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U.S. Cyber Centre of Excellence Selects Secure 5G Networks

National Cybersecurity Center of Excellence (NCCoE) announced the selection of a California-based cybersecurity company as a technology partner in the 5G Cybersecurity project. They will work alongside other industry-leading collaborators to identify key 5G use cases and demonstrate how 5G architectures, including cloud-based architectures, can be effectively secured.

NCCoE, a division of  The United States National Institute of Standards and Technology (NIST) is a public-private collaborative hub that brings together industry, government and academia to solve government and businesses’ most pressing cybersecurity challenges. NIST’S NCCoE published the Executive Summary (Volume A) of a three-part 5G Security Practice Guide, a significant milestone in ensuring higher cybersecurity standards as the U.S. and the world transition to 5G.

As part of the ongoing effort, the company is providing Next-Generation Firewalls to create an industry-standard reference architecture that demonstrates how organisations can meet the unique cybersecurity requirements of 5G and next-generation networks.

A secure transition to 5G is key to enabling digital transformation across many industries, such as healthcare, business-critical IoT, critical infrastructure, government, financial services and service provider. While 5G networks have the potential to massively transform those industries, with the ability to provide a higher volume of data at faster speeds, their hyper-connected capability can also open the door to new security vulnerabilities and threat vectors.

Existing security practices and legacy solutions won’t meet the needs of the new requirements; this challenge requires enterprise-grade cybersecurity protections. Organisations need confidence that 5G networks and services have enterprise-grade security with granular visibility and control across all layers and at key locations of the network.

To help keep networks, services and endpoints safe against evolving threats, the company also launched the industry’s first 5G-native security offering, with real-time, automated cloud-delivered threat intelligence powered by machine learning. This offering helps detect and correlate real-time attacks, threats and vulnerabilities through automatic and intelligent security enforcements and dynamic 5G slice security.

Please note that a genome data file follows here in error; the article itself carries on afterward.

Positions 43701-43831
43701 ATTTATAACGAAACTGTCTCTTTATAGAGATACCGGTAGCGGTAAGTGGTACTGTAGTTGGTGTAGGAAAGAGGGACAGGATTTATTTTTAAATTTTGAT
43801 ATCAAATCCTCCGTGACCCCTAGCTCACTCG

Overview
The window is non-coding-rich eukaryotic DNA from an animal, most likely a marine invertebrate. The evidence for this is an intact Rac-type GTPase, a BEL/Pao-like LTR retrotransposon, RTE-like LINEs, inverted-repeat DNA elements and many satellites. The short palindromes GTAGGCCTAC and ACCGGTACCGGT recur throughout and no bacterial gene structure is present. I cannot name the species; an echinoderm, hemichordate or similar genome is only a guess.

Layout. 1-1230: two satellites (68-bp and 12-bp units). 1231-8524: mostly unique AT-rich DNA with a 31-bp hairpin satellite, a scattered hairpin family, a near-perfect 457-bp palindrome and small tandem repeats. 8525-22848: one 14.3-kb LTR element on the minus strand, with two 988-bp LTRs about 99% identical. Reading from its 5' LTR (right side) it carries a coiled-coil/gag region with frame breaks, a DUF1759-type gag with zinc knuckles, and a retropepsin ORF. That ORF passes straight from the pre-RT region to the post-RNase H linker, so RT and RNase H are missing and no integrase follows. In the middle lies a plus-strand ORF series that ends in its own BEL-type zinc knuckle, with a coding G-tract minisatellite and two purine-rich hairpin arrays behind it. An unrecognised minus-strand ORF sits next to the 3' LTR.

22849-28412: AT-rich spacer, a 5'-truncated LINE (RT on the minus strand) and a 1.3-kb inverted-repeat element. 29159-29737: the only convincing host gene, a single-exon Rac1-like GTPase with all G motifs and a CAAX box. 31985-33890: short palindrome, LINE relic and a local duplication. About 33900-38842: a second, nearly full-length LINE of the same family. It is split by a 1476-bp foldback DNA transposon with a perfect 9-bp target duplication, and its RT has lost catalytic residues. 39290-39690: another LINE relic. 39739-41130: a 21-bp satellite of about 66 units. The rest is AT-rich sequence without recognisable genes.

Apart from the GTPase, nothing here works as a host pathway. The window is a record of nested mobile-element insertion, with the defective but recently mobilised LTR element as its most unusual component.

Considering the significance of 5G architectures to many industries, governments also need to mitigate and calculate its risks. As reported by OpenGov Asia, Cybersecurity and Infrastructure Security Agency (CISA) collaborates with the National Security Agency  (NSA) and the Office of the Director of National Intelligence to outline the risks to 5G that threaten national and economic security and could impact other national and global interests. They released a paper titled Potential Threat Vectors to 5G Infrastructure. This paper identifies and assesses risks and vulnerabilities introduced by 5G.

The report identifies three main potential threat vectors to 5G networks: policy and standards, supply chain and 5G systems architecture. The 5G Threat Model Working Panel first reviewed existing work to find and compile an aggregated list of known and potential threats.  The panel then identified and developed sample scenarios of where 5G may be adopted, and assessed the associated risks to 5G core technologies.

The foundation of the 5G infrastructure is open, transparent and consensus-driven policies and standards, which will drive the design and architecture of new technologies, such as autonomous vehicles, edge computing and telemedicine. International standards and policies must be open, transparent, and consensus-driven.

Within the threats to policies and standards category are two sub-threat vectors: open standards and optional controls. If standards are not open, they may include unique, untrusted technologies and equipment, and such propriety tech could limit competition and interoperability.

There are also risks associated with the development of standards, where standard bodies may develop optional controls, which are not implemented by operators. By not implementing these subjective security measures, operators could introduce gaps in the network and open the door for malicious threat actors.

The second vector, supply-chain risk refers to efforts by threat actors to exploit information and communications technologies (ICTs) and their related supply chains for purposes of espionage, sabotage, foreign interference, and criminal activity. The 5G supply chain is particularly vulnerable because of the rush to get devices to market and the potential for counterfeit components. Finally, systems architectures are at risk because both legacy and new vulnerabilities may be exploited by malicious actors even though IT and communication firms are enhancing security with 5G.

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